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Apr 15 2011

Dart Award Winner

Brain Wars: How the Military is Failing its Wounded

Fact Sheet: Traumatic Brain Injury

This article is part of an ongoing series by NPR and ProPublica entitled: "Brain Wars: How the Military Is Failing Its Wounded." The comprehensive multimedia investigation delves into the ramifications of the signature wound of today’s wars: traumatic brain injury (TBI).

What is it? And how does it differ from a concussion?

Traumatic brain injury, or TBI, is a sudden trauma to the brain caused by force. A severe TBI can leave a person almost incapable of functioning. But even a mild TBI -- a concussion -- can lead to a range of debilitating symptoms: headaches, balance problems, hearing problems, lack of self-control, mood changes, ringing in the ears, problems sleeping and memory loss. While most people recover from a mild TBI, it can take months, even years.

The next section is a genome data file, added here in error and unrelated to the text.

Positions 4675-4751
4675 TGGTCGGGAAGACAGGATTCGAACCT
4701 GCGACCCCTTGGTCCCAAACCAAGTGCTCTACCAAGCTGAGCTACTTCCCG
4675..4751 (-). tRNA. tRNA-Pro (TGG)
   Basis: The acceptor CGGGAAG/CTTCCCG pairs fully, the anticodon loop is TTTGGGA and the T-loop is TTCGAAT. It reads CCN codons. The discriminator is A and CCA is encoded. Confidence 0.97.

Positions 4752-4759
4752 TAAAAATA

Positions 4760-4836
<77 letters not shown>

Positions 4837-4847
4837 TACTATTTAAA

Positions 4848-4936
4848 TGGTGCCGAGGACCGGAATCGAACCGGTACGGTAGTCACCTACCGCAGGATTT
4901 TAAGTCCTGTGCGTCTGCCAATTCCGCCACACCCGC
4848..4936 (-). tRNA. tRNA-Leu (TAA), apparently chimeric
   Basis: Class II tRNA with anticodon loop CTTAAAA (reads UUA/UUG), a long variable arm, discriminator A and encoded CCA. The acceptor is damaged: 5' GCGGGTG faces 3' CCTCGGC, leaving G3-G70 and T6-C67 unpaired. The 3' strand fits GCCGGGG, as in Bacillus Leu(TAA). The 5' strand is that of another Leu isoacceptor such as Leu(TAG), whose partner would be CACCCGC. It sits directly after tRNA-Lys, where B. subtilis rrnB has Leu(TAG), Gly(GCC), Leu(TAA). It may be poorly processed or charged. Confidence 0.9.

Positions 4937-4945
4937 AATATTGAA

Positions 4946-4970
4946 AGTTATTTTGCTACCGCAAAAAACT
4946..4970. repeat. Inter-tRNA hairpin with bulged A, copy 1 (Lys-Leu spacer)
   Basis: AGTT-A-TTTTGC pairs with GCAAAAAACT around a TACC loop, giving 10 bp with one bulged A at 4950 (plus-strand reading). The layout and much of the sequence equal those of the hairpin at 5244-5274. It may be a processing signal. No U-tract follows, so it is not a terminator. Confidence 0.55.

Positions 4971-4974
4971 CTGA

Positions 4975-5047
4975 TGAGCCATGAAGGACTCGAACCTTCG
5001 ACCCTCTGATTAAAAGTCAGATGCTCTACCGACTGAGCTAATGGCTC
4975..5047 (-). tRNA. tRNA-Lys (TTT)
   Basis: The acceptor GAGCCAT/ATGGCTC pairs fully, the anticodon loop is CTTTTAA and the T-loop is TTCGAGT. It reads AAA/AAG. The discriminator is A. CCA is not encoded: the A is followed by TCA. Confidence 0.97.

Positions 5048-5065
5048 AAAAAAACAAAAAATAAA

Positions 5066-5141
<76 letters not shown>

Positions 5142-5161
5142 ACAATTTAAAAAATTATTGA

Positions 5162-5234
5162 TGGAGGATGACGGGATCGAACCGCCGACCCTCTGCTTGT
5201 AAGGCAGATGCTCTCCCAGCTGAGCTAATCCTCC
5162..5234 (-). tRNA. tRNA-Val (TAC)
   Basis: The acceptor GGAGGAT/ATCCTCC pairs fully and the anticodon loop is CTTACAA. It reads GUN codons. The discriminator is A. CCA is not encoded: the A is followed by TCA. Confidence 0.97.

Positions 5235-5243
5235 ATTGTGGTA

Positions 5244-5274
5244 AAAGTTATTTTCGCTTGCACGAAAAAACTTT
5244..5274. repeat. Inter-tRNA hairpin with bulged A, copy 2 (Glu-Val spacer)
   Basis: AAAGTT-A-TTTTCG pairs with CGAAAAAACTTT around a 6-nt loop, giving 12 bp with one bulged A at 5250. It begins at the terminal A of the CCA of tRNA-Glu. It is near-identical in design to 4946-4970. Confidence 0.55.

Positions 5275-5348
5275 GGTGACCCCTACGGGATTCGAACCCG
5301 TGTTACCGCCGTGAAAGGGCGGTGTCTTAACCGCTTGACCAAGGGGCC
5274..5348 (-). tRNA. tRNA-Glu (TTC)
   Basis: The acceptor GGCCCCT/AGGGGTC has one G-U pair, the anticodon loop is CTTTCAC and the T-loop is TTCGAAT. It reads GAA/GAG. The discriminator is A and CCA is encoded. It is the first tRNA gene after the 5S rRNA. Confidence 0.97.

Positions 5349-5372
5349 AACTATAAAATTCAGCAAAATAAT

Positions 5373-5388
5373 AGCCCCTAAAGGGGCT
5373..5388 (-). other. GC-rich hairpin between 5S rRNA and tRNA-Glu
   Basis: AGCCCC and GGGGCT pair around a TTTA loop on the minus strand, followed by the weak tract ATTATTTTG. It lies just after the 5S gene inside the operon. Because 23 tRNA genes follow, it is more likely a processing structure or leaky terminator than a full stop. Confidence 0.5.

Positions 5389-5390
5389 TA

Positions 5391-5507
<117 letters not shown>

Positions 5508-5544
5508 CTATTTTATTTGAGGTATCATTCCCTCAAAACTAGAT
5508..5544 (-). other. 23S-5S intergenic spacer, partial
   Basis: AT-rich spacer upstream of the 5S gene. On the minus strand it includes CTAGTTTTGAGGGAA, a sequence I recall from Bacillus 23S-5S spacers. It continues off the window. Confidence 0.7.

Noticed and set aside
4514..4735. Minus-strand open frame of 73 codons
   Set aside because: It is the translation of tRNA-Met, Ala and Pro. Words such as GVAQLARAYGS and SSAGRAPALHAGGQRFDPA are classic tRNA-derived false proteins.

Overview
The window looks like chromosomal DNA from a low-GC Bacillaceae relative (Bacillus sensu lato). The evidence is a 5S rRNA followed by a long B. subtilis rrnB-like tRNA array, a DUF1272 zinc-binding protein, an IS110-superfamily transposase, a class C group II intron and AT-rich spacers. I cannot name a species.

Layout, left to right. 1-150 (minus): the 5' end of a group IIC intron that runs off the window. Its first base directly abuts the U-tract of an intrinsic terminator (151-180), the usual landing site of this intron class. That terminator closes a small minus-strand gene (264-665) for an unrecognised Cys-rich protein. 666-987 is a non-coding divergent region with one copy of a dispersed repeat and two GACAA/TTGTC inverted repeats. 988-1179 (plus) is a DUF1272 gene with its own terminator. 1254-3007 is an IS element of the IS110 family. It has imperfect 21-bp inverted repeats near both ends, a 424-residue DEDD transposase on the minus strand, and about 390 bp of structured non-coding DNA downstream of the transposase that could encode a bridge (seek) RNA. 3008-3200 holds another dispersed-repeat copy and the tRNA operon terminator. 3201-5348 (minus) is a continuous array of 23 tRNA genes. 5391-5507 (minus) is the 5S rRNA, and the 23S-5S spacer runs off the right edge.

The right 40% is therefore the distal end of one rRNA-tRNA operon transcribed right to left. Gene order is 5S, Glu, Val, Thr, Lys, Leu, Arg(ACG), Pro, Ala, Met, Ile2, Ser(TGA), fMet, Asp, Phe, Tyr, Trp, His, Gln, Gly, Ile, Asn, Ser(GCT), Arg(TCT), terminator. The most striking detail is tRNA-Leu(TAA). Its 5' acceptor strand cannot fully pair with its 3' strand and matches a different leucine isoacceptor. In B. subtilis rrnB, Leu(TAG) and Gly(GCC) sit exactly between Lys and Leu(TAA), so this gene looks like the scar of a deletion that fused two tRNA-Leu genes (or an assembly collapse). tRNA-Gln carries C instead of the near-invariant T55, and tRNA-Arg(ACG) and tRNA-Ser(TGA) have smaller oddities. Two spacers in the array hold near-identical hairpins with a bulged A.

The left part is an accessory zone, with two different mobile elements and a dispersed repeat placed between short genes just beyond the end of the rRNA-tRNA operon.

According to the Centers for Disease Control and Prevention, "approximately 1.7 million people sustain a traumatic brain injury annually" in the United States, and "the majority of TBIs each year are concussions or other forms of mild TBI." For some basics on the science behind TBIs, see NOVA Science Now's "Brain Trauma" video and website.

The brain injuries sustained by soldiers serving in Iraq and Afghanistan are most often caused by explosives. See ProPublica's graphic showing what happens to the brain during and after a blast.

How many U.S. soldiers have TBI?